This is the saddest app yet: The ironically-titled Happy Couple, for partners who don't actually want to talk

Between hooking up on Tinder and breaking up via text, here's an app that lets you avoid interacting face to face

Published April 11, 2016 6:36PM (EDT)

 (<a href=''>Blackzheep</a> via <a href=''>Shutterstock</a>)
(Blackzheep via Shutterstock)

Once upon a time would-be lovers spent their time getting to know everything about each other in order to determine whether their interest was compatible on levels larger than lust, and to showcase how enamored they were. Questions were asked and observations were made with the fervor of a pirate on a treasure hunt, ultimately leading to the hope of happily ever after. In the digital age, it seems nobody has time for that -- you know, learning about a person IRL rather than trawl social media accounts -- but we do have apps for it.

 We’ve grown accustomed to starting relationships via apps like Tinder and Hinge, and are more than happy to hide the digital evidence of relationships once they’ve ended, but what about the stuff in between? You know, that span of time between the meetup and the break up? Ah, yes: the actual relationship where you do things with a person you like and sleep with, help make each other better, that whole bit.

A new app called Happy Couple is now available to help couples get to know each other in the form of digital quizzes. Each day, each partner answers five different questions for their partner that spans six different topics, and then answers questions for themselves. The app features 1200 quizzes, and asks questions such as “how does *insert partner name here* keep track of tasks on his/her plate?” Other questions include “how does my partner feel about monogamy?”


Call me crazy, but it feels slightly off center to use an app to to ask whether someone you’re in a committed relationship with believes in being in a committed relationship.

According to Glamour, “Happy Couple forces couples to put in the effort to get to know each other that is often neglected once a relationship deepens.”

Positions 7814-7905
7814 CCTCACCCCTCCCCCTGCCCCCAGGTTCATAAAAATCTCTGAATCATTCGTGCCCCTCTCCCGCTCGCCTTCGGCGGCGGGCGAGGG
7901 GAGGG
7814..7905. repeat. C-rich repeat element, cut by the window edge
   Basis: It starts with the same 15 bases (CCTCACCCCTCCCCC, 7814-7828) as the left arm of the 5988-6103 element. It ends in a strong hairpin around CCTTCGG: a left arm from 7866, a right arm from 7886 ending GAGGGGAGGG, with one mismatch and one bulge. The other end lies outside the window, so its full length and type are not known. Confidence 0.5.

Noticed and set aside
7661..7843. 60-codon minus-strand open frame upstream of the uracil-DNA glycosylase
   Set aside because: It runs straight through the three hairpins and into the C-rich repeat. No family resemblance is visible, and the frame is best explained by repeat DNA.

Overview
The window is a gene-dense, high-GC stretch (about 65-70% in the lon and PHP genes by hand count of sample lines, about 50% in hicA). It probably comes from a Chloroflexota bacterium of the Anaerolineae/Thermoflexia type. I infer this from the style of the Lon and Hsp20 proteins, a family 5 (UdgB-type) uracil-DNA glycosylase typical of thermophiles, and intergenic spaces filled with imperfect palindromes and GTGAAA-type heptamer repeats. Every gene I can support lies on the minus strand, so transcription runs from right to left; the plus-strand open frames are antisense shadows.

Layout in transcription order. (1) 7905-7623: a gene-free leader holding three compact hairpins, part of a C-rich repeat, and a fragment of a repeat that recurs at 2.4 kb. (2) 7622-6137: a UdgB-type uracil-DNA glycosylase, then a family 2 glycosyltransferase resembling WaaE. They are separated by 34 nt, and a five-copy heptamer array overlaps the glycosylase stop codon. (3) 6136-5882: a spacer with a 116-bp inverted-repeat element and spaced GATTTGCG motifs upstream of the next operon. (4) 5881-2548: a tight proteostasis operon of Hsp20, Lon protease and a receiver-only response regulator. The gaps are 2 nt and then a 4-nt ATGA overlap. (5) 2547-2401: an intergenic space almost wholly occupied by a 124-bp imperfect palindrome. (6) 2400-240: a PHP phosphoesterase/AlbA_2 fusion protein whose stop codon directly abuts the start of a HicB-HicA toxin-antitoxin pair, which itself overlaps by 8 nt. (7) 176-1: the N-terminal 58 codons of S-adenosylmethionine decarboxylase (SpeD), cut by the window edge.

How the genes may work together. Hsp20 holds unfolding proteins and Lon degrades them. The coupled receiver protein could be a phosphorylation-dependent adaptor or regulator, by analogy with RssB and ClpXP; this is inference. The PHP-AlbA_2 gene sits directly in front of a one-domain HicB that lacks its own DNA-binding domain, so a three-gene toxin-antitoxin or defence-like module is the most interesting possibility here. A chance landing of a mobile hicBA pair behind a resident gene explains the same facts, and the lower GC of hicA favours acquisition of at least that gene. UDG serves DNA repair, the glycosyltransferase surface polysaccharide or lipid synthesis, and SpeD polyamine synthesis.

But how deep can a relationship actually be if details of your partner’s system of values isn’t known? (My guess is it’s about as deep as a shower.)

The disappointment that an app like this exists is twofold: are we so desperate to enter into a relationship that we blindly jump off a cliff and look during the fall to see if there’s water or rocks at the bottom? I fully understand and enjoy the rush of a spontaneous romance, but one would think taking it to the next level might involve some sort of conversation of who the person is that doesn’t have to do with their favorite Instagram filter.

Additionally, are we so conditioned to use our phones to facilitate interactions that we don’t know how to get to know another person without it?

A friend and I got deep over texts this weekend about our culture’s dependence on our phones and the detrimental effects it has on relationships. (Yes, I understand the irony of having the conversation via text. I’m sure we’ll hang out in person to talk about it more.)

According to him, “this new paradigm of connectivity is pushing us further and further from any real relationships or friendships.”

I’m inclined to agree.

It’s unfortunate that in order to “get to know someone” we’re at the point where we need pre-designed quizzes on an app to do so. For all our social networking skills, we don’t seem to know how to engage in actual conversations that require eye contact rather than autocorrect.

It makes me question the satisfaction a partner might receive upon finding out their lover correctly answered questions about them. Is there genuine delight? Or is it more a great relief that they guessed the right answers? What about if the answers are incorrect?

Relationships are always going to be complicated whether we subscribe to multiple technologies and apps or not. But it’s my guess the majority of happy couples are more concerned with holding each other’s hands than their phones.

By Erin Coulehan

Erin Coulehan is a freelance journalist with work in Rolling Stone, Elle, Slate and others. Follow her on Twitter @miss_coulehan

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